Getting Online Soon, having your computer linked to the whole world won't just be advisable, it will be essential. Still not wired? Cliff Joseph introduces a three-page special report on the joys of the Internet
It's hard to avoid hearing or reading about the Internet these days, yet relatively few people have a clear idea of what the Net actually is. Many newcomers are surprised to find that it is actually made up of different parts, or "services", each of which has its own special features.

Most people are familiar with electronic mail, because so many of us have it at work. E-mail lets you send messages to friends or colleagues all around the world faster and more cheaply than using the Post Office (and the Internet doesn't go on strike, either). Yet it is the very simplest of all the Internet's services, used mainly for sending private messages from one individual to another.

One of the Internet's great strengths is the way that it enables large groups of people to communicate with each other in real time. The newsgroup system allows you to join thousands of discussion groups covering just about every recreational, scientific, sexual, professional or political subject imaginable. For a slightly less formal exchange, you can enter a "chat room" - a channel where you may find yourself swapping notes on your favourite rock band, flirting with someone on another continent or getting updates from war zones that even Kate Adie hasn't been to.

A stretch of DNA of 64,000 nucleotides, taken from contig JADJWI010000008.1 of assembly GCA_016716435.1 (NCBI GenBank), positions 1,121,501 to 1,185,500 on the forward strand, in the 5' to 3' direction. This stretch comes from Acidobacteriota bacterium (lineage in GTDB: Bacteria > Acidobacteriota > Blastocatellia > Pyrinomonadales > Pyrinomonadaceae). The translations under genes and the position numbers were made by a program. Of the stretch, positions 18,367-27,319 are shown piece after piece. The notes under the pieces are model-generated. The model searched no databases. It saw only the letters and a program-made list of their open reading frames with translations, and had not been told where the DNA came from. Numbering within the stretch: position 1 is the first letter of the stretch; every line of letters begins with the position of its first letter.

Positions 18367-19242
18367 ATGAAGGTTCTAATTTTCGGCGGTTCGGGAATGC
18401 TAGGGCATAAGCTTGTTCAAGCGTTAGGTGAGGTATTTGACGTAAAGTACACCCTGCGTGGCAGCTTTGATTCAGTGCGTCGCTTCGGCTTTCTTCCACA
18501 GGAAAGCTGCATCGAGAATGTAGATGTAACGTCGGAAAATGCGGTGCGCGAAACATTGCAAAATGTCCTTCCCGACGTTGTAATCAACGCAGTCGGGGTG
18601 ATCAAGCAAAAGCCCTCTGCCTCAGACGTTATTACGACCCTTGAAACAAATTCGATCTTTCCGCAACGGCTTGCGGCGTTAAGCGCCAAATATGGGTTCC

Then, there's the World Wide Web: the burgeoning, most glamourous part of the Net. Diverse and ever-changing, the Web is basically the world's largest library, newspaper, shopping mall, noticeboard and photo album, all rolled into one.

If you're looking for a "serious" reason to justify getting connected to the Internet, you'll find that you can use the Web at work to keep up to date with developments in your field. At home, you can use it to give your children access to an entire planetful of information. As an educational resource, the Web does more to stimulate a child's imagination and curiosity than watching Neighbours ever did. But lots of people just use the Internet for fun - for talking about music or films, swapping recipes, downloading free computer games or even gossiping about Alexei Nemov (the Russian Olympic gymnast who has sparked off a spate of "sexy Alexei" sites on the Web.)

The great thing about the Internet is its sheer size and scope. It may once have been the domain of technoboffins and computer nerds, but, thanks mainly to the Web, the Internet is now as diverse as the millions of people who use it.

If you're still not convinced, you could take advantage of the free trial- period connections that many Internet Service Providers now offer. All you need is the use of a computer, some software and a phone. Be warned, though. The Net is addictive. Once you've tried it you may not want to give it up.